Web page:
Back in about 2003 I started a column and radio spot in the gay media, which became known as TV Tonight, in response to a plethora of Queer television.
There was so much going on it needed a place to alert viewers and comment on the good, bad & ugly. There was Queer as Folk, Queer Eye for the Straight Guy, Oprah episodes, Nip / Tuck, Melrose Place, Will & Grace, The L Word, Little Britain, Torchwood, gay contestants on Survivor, The Amazing Race and more.
Even Australian TV had ramped things up with Mardi Gras broadcasts, an Aussie Queer Eye edition, Playing it Straight, Rove asking “Who would you turn gay for?”, Farmer Dave came out on Big Brother, Bent TV was on community television and ABC’s Strictly Dancing had two boys dancing together years before it was embraced by the UK last year (sheesh…).
Now a 5 part US documentary series Visible: Out on Television on Apple TV seeks to document the American experience and I have to say they’ve done an impressive job. As they say “if you can’t see it, you can’t be it” -representation is so crucial to the GLBTQi community, especially to teens growing up isolated or in rural areas.
The roll-call of interview subjects is exemplary: Ellen DeGeneres, Anderson Cooper, Wanda Sykes, Caitlin Jenner, Billy Porter, Billie Jean King, Tim Gunn, Dustin Lance Black, Laverne Cox, Neil Patrick Harris, Jill Soloway, Rufus Wainwright, Wilson Cruz, T.R. Knight, Armistead Maupin, Carson Kressley, Margaret Cho, Jesse Tyler Ferguson …that’s just for starters.
Throw in Rob Reiner, Billy Crystal, Dick Cavett, Oprah Winfrey, Jane Alexander, Michael Douglas, Norman Lear, Lena Dunham, Sheila James, George Takei, William Katt, Dr. Ruth and Hal Holbrook (a handful are archival interviews) and you can see this means business.
The first mention of homosexuality on American television was in 1954 during Live broadcasts of the Army-McCarthy Senate Hearings. It triggered “The Lavender Scare” a moral panic about homosexuals in the US government.
It wasn’t long before gay men and women were only ever depicted in television as morally corrupt, villainous, figures of tragedy or comedic punchlines. Mostly they were invisible, including to news coverage, whether as characters or as actors.
1961’s The Asphalt Jungle portrayed a homicidal lesbian. 1963’s Channing taunted a young man who was believed to be gay, who subsequently drowned.
Liberace was celebrated for his flamboyance, but his personal life was only ever hinted in gossip columns. Actress Sheila James, who was widely popular as Zelda on The Many Loves of Dobie Gillis in the early ’60s, had a spin-off series cancelled when execs decided she was “too butch” (she relates telling a young George Takei to be cautious). Raymond Burr, star of Perry Mason, also remained in the closet.
By 1967 anchor Mike Wallace fronted CBS Reports: The Homosexuals speaking to men mostly in shadows about their private life -one was bravely unapologetic and on camera. The Stonewall riots of 1969 -ignored by television news- would later lead to a Live protest in the middle of Walter Cronkite on CBS Evening News. To his credit Cronkite stayed in touch with Gay Raiders protester Mark Segal for many years afterwards and began to document news events.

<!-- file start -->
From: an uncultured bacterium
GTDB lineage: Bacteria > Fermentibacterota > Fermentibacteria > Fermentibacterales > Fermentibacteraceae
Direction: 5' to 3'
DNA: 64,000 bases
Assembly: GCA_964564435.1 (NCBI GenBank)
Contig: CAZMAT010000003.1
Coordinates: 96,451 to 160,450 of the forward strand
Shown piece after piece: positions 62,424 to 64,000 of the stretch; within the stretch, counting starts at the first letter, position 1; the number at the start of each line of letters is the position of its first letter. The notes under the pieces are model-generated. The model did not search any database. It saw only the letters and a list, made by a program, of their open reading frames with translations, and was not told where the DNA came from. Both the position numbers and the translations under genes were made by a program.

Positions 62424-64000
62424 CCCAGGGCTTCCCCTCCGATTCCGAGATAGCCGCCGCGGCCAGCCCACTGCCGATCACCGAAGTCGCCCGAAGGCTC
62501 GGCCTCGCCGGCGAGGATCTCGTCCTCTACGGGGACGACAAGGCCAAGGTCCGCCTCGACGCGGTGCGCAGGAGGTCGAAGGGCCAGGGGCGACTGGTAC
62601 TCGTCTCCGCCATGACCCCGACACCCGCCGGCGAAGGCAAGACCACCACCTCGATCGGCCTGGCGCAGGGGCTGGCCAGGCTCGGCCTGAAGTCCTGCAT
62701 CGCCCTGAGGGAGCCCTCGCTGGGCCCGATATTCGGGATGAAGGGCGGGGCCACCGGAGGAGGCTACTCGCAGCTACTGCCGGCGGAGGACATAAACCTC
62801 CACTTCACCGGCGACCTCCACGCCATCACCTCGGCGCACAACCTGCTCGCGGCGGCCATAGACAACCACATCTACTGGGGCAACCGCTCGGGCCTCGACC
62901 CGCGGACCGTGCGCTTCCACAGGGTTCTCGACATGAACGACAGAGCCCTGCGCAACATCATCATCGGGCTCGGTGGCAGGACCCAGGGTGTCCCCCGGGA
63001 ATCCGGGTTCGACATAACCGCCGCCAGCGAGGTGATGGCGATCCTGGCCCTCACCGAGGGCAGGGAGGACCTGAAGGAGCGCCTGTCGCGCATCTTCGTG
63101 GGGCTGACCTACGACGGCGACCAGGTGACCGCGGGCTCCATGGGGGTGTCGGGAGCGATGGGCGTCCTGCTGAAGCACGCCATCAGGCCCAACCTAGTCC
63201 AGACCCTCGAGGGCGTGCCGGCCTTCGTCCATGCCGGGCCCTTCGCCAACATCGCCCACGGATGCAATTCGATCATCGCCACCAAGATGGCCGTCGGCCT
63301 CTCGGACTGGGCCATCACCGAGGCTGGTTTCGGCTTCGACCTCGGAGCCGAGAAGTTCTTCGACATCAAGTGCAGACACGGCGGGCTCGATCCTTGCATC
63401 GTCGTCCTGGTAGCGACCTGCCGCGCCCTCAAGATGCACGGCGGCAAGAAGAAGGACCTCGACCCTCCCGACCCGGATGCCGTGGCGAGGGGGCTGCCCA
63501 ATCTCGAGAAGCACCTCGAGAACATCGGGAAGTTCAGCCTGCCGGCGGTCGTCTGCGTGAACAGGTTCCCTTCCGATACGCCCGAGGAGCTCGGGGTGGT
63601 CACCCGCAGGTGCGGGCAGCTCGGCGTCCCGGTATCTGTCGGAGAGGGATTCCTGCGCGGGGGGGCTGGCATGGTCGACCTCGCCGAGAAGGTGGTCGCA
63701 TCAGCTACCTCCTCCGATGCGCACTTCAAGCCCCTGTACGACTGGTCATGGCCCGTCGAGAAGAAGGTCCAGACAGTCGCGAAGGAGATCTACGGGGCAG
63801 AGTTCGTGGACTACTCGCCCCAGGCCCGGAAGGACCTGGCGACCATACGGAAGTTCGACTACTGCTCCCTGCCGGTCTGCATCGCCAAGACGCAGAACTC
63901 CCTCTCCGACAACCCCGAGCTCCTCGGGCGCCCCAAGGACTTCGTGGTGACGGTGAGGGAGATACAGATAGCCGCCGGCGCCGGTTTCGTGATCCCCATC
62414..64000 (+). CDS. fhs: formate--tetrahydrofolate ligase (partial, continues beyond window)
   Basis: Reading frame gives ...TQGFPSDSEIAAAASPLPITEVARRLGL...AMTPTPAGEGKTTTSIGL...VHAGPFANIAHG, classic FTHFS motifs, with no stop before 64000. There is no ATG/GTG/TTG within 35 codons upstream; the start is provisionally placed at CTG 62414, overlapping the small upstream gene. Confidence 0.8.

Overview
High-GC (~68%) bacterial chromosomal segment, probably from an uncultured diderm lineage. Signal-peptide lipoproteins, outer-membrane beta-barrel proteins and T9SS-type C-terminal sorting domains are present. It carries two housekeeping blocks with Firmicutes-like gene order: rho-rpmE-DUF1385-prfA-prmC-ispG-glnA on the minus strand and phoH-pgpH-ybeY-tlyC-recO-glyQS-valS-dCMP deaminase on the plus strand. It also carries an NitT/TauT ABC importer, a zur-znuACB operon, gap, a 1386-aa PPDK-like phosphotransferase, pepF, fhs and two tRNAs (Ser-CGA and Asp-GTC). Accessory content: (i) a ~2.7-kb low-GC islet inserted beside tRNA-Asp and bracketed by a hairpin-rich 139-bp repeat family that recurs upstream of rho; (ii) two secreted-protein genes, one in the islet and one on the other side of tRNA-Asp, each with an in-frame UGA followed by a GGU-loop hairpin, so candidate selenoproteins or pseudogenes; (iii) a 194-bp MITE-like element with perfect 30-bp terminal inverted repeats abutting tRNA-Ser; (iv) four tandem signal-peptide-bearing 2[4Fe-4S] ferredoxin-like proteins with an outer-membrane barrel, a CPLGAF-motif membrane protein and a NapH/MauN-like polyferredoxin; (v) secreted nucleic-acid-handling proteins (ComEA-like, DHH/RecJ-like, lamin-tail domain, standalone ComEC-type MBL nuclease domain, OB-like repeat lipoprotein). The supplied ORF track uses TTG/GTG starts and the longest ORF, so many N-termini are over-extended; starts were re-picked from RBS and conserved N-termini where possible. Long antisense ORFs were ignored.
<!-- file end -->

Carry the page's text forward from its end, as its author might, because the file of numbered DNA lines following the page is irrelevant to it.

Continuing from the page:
But it was Norman Lear, creator of All in the Family, who is credited with helping to shift the narrative in primetime television. While Archie Bunker was known for his racist views, he was challenged by learning his ex-footballer friend Steve was playing for the other team, in 1971. Another episode saw Edith Bunker express sympathy for a lesbian who had lost her partner, after years in the closet. On The Jeffersons patriarch George Jefferson was confronted with a friend who became transgender (the role was played by a CIS woman). Veteran Lear relates how much opposition he had from the network over such storylines.
The list of archival milestones, even in the first 2 episodes, is significant: documentary An American Family on PBS in 1973, Robert Reed playing transgender on Medical Center, gay romance telemovie That Certain Summer in 1972 with Hal Holbrook & Martin Sheen, Billy Crystal in Soap, Renee Richards challenging the world of sport, and the impact of openly gay politician, Harvey Milk.
Produced by actors Wanda Sykes and Wilson Cruz and filmmakers Ryan White and Jessica Hargrave, this displays extensive research and rarely-seen archival footage. The interviews add a personal touch, from Project Runway‘s Tim Gunn talking about his homophobic FBI father to Billy Crystal reacting to awkward studio audience laughter during Soap tapings.
It’s a shame the lens did not travel beyond US borders –Number 96‘s Don Finlayson (Joe Hasham) was the first regular gay character anywhere in the world.
But much like The Celluloid Closet‘s essay on Hollywood film, this arrives as the definitive time capsule on America’s queer small screen.
Visible: Out on Television airs Friday on Apple TV+.